# How to determine the maximum power required by given devices? [closed]

I need to power 4 devices with these power input specs:

Ethernet Relay Module:                  18-27V DC max. 250mA@24V
Ethernet Dimmer Module:                 9-24V DC max. 80mA@12V
Ethernet Dimmer Module:                 9-24V DC max. 80mA@12V
Ethernet Shading Controller Module:     18-27V DC max. 250mA@24V

1. Is a 24V power supply (15A, 360W) enough to power these devices? (like this one)

2. How do I calculate the minimum necessary to power these devices?

UPDATE:

1. How to determine the maximum power required by given devices?
2. What power supply I should use?
• Question 2 can't be answered because there is not enough info to know what the current consumption is of the dimmers at 24V. – Andy aka Aug 26 '15 at 13:39
• @R2D2, power (watt) = voltage (volt) x current (ampere) – Oka Aug 26 '15 at 13:40
• It makes me sad that this question was asked by R2D2. – ninehundreds Aug 26 '15 at 14:01
• @Andy aka: These are just to power modules which control 220V lines. Oka: yeap know the formula. ninehundredt: I'm better with software :-) – Artur Kędzior Aug 26 '15 at 14:36

Two of the devices are spec'ed at 24V so these are easy.

The others are spec'ed to consume 80mA at 12V. It is likely that they will consume the same or even less at 24V but we can't assume that : a conservative approach would treat them as resistive loads, so their current would double as you double the voltage, for 160mA each.

Summing the currents then gives 500mA + 320mA = 820mA at 24V, so a 24V 1A supply should work, but a 1.5A or 2A supply working further from its maximum load is likely to be more reliable.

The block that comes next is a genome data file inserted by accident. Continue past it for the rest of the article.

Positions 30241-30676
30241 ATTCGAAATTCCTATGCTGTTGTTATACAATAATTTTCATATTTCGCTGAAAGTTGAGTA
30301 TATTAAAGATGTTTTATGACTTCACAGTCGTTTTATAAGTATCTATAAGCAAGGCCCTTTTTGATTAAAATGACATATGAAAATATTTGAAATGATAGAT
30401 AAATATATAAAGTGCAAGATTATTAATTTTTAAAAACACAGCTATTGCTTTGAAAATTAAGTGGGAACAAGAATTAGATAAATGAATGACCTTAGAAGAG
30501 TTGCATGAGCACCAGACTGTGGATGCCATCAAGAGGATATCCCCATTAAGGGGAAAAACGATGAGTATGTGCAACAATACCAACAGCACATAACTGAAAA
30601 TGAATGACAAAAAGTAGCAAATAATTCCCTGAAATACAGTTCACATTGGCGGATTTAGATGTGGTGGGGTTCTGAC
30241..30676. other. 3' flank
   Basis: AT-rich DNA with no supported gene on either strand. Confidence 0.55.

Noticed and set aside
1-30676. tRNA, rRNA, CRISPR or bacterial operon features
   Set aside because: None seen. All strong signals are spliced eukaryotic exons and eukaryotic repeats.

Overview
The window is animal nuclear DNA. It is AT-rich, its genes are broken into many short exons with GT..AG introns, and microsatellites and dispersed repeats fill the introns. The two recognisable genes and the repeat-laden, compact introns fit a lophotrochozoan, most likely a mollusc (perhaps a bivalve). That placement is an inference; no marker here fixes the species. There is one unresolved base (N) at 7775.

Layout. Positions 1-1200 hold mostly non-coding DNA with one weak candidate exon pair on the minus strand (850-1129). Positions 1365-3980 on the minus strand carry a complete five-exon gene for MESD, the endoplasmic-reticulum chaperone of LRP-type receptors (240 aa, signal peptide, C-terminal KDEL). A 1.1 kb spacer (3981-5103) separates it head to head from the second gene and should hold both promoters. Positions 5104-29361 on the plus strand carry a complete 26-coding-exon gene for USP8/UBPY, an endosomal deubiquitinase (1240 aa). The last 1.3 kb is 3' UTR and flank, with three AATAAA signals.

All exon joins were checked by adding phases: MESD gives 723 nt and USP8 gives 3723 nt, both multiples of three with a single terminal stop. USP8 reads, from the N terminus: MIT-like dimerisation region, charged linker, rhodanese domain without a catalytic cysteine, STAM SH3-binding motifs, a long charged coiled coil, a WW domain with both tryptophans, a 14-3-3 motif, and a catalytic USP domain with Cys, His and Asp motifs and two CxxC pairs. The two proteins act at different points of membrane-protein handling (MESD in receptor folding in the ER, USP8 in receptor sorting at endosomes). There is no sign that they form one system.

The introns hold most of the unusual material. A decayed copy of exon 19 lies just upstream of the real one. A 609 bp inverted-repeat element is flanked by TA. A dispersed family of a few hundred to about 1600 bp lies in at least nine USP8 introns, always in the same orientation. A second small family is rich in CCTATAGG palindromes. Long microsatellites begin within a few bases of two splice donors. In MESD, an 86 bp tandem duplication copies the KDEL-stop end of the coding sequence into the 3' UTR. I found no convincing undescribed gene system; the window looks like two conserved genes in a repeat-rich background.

And a 15A supply may not even regulate correctly at such low loads, as Andy says.

• Thank you for simple explanation. I got one with these specs: (AC): 100-120V 0.3A 200-240V 0.2A 50 / 60Hz: 200-240V 0.2A 50 / 60Hz; (DC): 24V 2A – Artur Kędzior Aug 27 '15 at 13:51

Applying a lot of guesswork- it's unlikely that the current consumption will be more at higher voltages with modern circuitry. More than likely it will be less (approximately constant input power). If we add up all the currents, we get 660mA, which is much, much less than the 15A supply can deliver. So I would say it has more than adequate current capability.

Unfortunately there is no real data sheet supplied for the power supply and it's rather difficult to see if it's actually suitable. Some supplies demand a 10% minimum load, for example (1.5A). That may not be true in this case, but without a full datasheet (and preferably an application manual describing mounting/cooling methods, recommended input and output filters and so on) it's very much guesswork. Since some of the specs you list indicate that 24V is the maximum power supply voltage it would be prudent to check this power supply thing under no load conditions- or (better) to use a pedigreed power supply from a reputable manufacturer.

• I modified the question. Power supply I have found on amazon do not provide datasheets. So it should be fine taking into consideration that the power supply does not require minimum load. – Artur Kędzior Aug 26 '15 at 14:39
• Suggest you find one that does have a datasheet unless you are a gambling type. Specific product recommendations are off-topic. – Spehro Pefhany Aug 26 '15 at 14:52
• What am I looking for in datasheet that will satisfy requirements for these devices? – Artur Kędzior Aug 26 '15 at 14:54
• Just to give you an idea of what is missing from that spec, here is a proper datasheet. Every item on there is important to one degree or another. – Spehro Pefhany Aug 26 '15 at 15:04

Question changed: